World premiere at Toronto International Film Festival (TIFF) just hours ago…
THIS is a lot of fun – there are lots of good moments but what really raises this film above the usual romcom is its cultural awareness.
And it does so very amiably and quietly and stylishly, may we say.
Formerly married to cricketer-turned politician, Imran Khan – Jemima Khan’s (nee Goldsmih) first debut fiction script is a triumph and is aided by an ensemble cast that is in the finest of fettles.
First up, Lily James, as Zoe, and Kaz (Shazad Latif), as the central couple, are excellent and then you have Shabana Azmi, an Indian icon, almost stealing the limelight of our confused ‘couple’ as the mother of Kaz – and if that wasn’t enough, her opposite number is none other than British icon, Emma Thompson, who is Zoe’s mum.
With direction from ‘Elizabeth’ hand, Shekhar Kapur, and an incredible and stunning score (album please!) by composer & musician Nitin Sawhney and helped along the way by the likes of uber-contemporary composer Naughty Boy, Qawwali king Rahat Fateh Ali Khan, (who has a cameo in the film), pop sensation Joy Crookes and Bollywood singer Kanika Kapoor, this as sure footed a film of this genre, as you will find this side of Lahore, baby.
It’s a tad predictable – actually you will know pretty much what will happen from the very beginning. But it’s twisty and funny enough to hold your attention.
But how do our star-crossed misty-eyed lovers get it so wrong in the first place?
Kaz is a doctor and thinks it’s time to settle down – Zoe next door might be pretty, and a childhood friend, as well as the girl literally next door – but she isn’t Asian, isn’t Muslim, is a bit dotty and all the rest of that, and well, you know what that means.
His parents (Azmi and Jeff Mirza as his Dad) are relaxed about their son’s friendship with Zoe. They don’t make anything (much) if it, perhaps in the full knowledge, that their son will only marry a Muslim woman – as Kaz is the dutiful son. He is, after all, (capital) D-Doctor – doesn’t drink, doesn’t smoke, doesn’t play the field…
Indeed, he is a good boy and so they enlist the help of a professional matchmaker played by the irrepressible Asim Chaudhry (of Chabuddy G fame). In a hilarious turn, he sets about finding Kaz a suitable match.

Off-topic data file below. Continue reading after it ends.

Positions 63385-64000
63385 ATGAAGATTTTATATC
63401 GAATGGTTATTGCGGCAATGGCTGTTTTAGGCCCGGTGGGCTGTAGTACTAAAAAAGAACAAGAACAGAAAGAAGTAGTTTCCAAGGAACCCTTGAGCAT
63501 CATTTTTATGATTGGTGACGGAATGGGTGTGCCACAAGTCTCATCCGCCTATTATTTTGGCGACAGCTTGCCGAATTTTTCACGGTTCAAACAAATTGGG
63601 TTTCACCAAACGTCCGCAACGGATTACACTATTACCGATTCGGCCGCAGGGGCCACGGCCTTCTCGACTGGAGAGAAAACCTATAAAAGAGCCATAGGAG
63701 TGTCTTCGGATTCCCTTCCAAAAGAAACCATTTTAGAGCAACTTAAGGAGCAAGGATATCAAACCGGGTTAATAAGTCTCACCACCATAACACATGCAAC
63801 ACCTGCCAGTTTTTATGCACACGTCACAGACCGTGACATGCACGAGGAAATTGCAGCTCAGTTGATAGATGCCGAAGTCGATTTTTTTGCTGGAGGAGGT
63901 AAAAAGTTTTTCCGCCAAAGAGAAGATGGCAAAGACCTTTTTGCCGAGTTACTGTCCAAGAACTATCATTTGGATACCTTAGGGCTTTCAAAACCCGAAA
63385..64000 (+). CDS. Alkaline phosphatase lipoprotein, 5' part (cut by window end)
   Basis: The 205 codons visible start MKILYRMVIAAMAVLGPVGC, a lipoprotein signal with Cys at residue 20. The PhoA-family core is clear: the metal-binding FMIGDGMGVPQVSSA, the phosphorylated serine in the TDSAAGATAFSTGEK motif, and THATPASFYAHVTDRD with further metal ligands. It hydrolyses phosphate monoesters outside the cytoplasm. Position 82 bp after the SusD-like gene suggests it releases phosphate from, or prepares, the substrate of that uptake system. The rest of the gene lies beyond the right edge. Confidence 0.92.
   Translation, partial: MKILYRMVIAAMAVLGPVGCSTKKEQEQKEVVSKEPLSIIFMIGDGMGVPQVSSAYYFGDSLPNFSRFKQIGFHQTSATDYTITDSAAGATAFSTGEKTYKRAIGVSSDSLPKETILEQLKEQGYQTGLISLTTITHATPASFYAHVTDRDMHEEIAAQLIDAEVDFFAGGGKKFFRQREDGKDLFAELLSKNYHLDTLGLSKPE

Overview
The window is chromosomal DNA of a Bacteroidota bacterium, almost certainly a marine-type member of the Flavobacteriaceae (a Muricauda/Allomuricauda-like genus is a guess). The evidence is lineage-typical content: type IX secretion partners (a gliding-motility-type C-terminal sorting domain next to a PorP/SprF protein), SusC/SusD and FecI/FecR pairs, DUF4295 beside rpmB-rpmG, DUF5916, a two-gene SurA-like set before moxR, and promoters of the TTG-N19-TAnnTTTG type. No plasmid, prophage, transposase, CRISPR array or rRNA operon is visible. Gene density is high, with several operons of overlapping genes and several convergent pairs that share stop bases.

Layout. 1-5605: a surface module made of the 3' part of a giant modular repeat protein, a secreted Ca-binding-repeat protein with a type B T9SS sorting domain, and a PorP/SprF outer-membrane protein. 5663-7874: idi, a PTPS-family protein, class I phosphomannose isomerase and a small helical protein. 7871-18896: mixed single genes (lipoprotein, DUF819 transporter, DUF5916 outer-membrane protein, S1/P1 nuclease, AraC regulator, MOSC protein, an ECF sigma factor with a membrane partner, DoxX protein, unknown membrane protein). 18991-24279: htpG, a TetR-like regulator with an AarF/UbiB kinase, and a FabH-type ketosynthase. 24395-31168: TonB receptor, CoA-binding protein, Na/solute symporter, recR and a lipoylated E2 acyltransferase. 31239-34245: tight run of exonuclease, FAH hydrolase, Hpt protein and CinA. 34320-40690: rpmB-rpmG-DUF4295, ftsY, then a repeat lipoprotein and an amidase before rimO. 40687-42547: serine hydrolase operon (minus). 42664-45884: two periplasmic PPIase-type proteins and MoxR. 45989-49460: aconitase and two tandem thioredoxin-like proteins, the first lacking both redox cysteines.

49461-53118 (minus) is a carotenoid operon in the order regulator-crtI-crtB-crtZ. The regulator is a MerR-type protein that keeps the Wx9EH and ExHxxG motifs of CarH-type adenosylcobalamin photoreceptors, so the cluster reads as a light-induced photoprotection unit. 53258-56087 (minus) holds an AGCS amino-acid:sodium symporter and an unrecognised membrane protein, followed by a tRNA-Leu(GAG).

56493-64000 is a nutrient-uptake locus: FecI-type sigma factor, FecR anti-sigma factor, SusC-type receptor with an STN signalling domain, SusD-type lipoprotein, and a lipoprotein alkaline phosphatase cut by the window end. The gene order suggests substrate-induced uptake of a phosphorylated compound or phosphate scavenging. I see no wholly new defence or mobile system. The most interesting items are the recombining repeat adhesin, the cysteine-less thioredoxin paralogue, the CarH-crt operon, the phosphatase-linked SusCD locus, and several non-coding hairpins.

Oh, what a catch – Kaz is a doctor and at “the very top of the food chain”, so says our matchmaker. There’s a lovely joke about dogs – wink, wink, it’s in the trailer.
There are meetings with potentials here in London but eventually Kaz settles on a woman in Lahore – Maymouna (Sajal Aly), easy on the eye, (uber)-liberal (haha, wink, wink) and not averse to settling down in London.
On the other side, our amiable heroine, as you might expect, is very focused on her career as a filmmaker and is trying to pitch her next fly-on-the-wall documentary, when in a moment of some desperation, she tells some money men, she could follow her childhood friend’s journey into marrying a stranger. The hipster producers love it.
It’s a clever device allowing Zoe access to Kaz – who isn’t enraptured by the idea, but acquiesces to it, knowing that it’s important to Zoe.
Again, perhaps rather predictably, Zoe’s love life is a bit of wreck, she falls in lust with a guy or two, has a good friendship with her mother’s handsome vet but she feels something is missing.
Whatever it is, she knows it’s love and the heed over heels, lose your head variety and she wants it like any (in)sane person.
You can kind of see where this is all going – and in perhaps more of a Bollywood nod – there is also the estranged sister of Kaz. It comes a bit later into the movie – she married outside the community and has thereby been shunned and is persona non-grata.
Despite her giving birth, Kaz’s Urdu-speaking grandmother has never seen her great grandson and curses her granddaughter and what she’s done. This is a little stretched for a family that seems very reasonable, understanding and modern – though of course it is quite plain – they prefer Kaz, as the male heir, to marry firmly within the faith.
We won’t spoil it for you – this film, which is just a little under two hours, is entertaining, insightful and deserves to be seen widely.
There will be some negative politics around this film – remember ‘The Big Sick?’ Yes, very much along those lines.
We hope Jemima’s ready for that – and if she’s half the writer here, she is – and really, it begs the question – what next, Jemima?
The film is being distributed by Studio Canal and is co-produced by Working Title, which made its early name off the back of writer, now writer-director, Richard Curtis, and films such as ‘Four Weddings and a Funeral‘ and ‘Love Actually‘.
Acv rating: **** (out of five).
‘What’s love got to do it’ enjoyed its world premiere this morning at the Toronto International Film Festival (September 10/11). It will go on general release on January 27 2023 in the UK. We will have more from TIFF and the film’ s world premiere shortly. We saw the film at an advance press screening in London. We are not at TIFF this year, as we are going to focus a little more on home-based (UK) content.
We will also have a wrap and a video from the 79th Venice International Film Festival which closed last night (August 31-September 10).